Don’t Be Rude (and Parodies)

The Song & Videos

I’d never heard of the band Magic! before their song Rude began to dominate the air waves. I must confess that I enjoy the song – even though I feel ambiguous about its lyrics.

The song has an upbeat and happy feel to it, at its best speaks of true love unwilling to allow any obstacle stand in its way, and it reminds me of the song in Disney’s The Little Mermaid “Kiss the Girl.”

You can watch the original music video embedded below:

Then you have to watch the parody by Benji Cowart portraying the dad’s side of the story:

Nicky Costabile’s parody from the perspective of the daughter is also worth viewing:

And if you have time you might check out Alisha Thomas’ parody, also from the daughter’s perspective (and quite different from Costabile’s):

Reflections on Lyrics & Videos

I mentioned at the beginning of this post that I feel some ambiguity about the lyrics. Why? Because I can empathize with each of the different perspectives presented…and I think, as in most conflicts, all sides can have legitimate points.

I believe that in most situations if opposing sides can take the time to empathize and understand the mindset of their opponent, common ground and understanding can be found.

[Sidenote: I’m not naive, I’ve been burned multiple times, sometimes quite severely, in attempting to live by this belief…but I try not to allow these painful collisions to dethrone my hope…not b/c in the future I won’t be hurt, but b/c I don’t see a better way…this way, with its potential for suffering, is the best way I know.]

In the music video the boyfriend sees the father as a stereotypical white collar man who is concerned primarily about one’s prestige (based upon employment), possessions (nice car, nice clothes), and appearance (wearing a suit and tie).

The father meanwhile sees the boyfriend as a stereotypical young man who is self-absorbed (spends his time making music instead of getting a real job) and lazy/undisciplined (unwilling to spend the time and effort to dress appropriately).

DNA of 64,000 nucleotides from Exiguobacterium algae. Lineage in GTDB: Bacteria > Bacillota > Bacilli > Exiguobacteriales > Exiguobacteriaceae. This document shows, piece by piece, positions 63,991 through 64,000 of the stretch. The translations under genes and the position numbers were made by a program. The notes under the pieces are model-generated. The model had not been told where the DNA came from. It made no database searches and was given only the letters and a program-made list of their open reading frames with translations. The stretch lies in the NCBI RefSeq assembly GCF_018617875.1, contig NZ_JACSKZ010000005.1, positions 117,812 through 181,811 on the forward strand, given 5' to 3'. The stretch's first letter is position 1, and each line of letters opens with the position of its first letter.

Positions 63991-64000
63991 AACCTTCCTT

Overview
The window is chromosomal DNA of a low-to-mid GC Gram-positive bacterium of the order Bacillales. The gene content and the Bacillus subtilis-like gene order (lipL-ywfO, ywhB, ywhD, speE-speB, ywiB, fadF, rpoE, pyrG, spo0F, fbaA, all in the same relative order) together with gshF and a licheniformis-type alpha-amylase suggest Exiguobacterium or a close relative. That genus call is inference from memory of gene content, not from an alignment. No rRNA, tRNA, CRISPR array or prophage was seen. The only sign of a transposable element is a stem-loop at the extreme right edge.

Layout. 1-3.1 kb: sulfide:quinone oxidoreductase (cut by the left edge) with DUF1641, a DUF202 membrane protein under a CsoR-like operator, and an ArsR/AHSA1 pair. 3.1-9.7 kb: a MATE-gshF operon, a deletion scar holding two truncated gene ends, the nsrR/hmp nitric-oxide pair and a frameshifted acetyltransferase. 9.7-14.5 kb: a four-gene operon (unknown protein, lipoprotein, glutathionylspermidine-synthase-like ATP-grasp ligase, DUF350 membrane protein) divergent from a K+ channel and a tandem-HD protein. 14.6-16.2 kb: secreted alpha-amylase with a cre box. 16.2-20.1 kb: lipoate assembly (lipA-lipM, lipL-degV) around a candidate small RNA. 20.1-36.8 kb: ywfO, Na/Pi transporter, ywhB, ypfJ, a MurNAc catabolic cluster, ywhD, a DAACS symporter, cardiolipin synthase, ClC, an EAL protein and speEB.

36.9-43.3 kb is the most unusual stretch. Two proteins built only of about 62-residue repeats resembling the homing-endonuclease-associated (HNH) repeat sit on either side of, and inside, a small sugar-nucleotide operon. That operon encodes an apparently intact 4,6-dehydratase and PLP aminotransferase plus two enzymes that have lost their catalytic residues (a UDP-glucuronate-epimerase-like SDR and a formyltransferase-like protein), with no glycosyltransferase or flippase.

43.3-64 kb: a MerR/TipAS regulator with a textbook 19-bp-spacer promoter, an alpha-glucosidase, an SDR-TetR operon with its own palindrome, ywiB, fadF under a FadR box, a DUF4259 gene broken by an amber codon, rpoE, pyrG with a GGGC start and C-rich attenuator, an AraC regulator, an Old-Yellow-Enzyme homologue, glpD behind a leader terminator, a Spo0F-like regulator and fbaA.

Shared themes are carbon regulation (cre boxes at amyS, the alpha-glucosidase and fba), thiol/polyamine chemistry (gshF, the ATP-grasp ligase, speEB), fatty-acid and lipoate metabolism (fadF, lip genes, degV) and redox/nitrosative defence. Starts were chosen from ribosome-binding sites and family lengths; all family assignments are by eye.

The boyfriend perceives himself as hard-working but communally focused; concerned with living life well rather than making life stable.

The father perceives himself as hard-working and family oriented; concerned with ensuring life is stable for those he loves rather than experiencing life as it comes.

Here we have a clash of generations and of worldviews…and the opportunity for growth on both parts, or for a retrenchment of current positions.

The young man would do well to learn to be more concerned about the future stability of his family, the father would do well to look beyond appearances to recognize the worth of the individual himself.

The father’s response is provocative – he doesn’t suggest ways in which the young man must change in order to be acceptable but rejects the man’s proposal out of hand.

The young man’s response is similarly provocative – he doesn’t respond by asking what it would take to become acceptable to the father but instead threatens to go around the father.

The way perception affects one’s interpretation of the song is most clearly seen in Nicky Costabile’s parody in which she refuses both the father and the boyfriend’s control insisting that “I’m human too.”

This perspective will seem strange to many fathers who don’t assume they control their daughters – only that they desire to protect their daughters from the evils of this world – and that they have a right not to control whom their daughter marries but to give or withhold their blessing upon the marriage.